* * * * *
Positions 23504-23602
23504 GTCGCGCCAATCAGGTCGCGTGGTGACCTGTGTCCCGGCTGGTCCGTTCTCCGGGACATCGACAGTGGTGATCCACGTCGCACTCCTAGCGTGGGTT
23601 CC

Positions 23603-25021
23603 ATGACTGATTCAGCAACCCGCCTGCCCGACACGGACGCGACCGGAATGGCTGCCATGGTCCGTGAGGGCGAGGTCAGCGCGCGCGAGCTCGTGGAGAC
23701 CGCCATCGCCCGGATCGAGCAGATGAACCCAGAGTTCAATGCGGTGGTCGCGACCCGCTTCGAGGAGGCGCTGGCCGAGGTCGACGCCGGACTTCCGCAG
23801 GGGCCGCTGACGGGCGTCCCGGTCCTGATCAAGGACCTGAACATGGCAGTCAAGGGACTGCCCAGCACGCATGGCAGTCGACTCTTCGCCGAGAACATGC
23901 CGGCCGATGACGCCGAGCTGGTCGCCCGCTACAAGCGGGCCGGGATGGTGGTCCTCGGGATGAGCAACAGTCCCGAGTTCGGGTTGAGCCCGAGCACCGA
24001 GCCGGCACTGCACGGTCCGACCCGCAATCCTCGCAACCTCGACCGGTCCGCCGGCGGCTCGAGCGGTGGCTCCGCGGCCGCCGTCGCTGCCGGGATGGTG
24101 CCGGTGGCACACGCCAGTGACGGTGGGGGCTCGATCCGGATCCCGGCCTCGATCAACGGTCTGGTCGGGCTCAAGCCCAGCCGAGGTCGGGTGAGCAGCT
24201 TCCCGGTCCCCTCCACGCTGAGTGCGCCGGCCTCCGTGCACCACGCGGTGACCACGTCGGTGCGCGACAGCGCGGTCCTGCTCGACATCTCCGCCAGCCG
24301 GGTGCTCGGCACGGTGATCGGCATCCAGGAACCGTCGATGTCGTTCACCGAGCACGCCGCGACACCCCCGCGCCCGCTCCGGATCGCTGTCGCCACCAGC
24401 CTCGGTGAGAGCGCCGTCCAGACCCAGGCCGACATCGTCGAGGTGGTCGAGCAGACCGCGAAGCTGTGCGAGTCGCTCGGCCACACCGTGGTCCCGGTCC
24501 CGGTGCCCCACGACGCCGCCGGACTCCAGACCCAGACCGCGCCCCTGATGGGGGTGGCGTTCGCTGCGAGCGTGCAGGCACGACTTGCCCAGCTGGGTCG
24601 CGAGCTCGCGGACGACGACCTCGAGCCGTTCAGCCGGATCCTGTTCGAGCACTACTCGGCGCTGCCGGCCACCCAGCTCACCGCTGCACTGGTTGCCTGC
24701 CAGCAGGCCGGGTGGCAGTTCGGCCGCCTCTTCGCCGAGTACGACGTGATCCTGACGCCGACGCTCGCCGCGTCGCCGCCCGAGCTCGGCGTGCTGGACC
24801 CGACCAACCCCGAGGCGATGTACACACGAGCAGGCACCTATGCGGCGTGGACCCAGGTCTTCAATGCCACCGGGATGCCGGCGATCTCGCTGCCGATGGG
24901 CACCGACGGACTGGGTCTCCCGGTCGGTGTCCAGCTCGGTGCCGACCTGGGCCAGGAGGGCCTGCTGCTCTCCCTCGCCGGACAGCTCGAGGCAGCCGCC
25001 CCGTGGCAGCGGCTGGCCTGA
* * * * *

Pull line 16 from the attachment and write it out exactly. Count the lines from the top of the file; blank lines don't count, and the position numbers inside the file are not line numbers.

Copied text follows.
24701 CAGCAGGCCGGGTGGCAGTTCGGCCGCCTCTTCGCCGAGTACGACGTGATCCTGACGCCGACGCTCGCCGCGTCGCCGCCCGAGCTCGGCGTGCTGGACC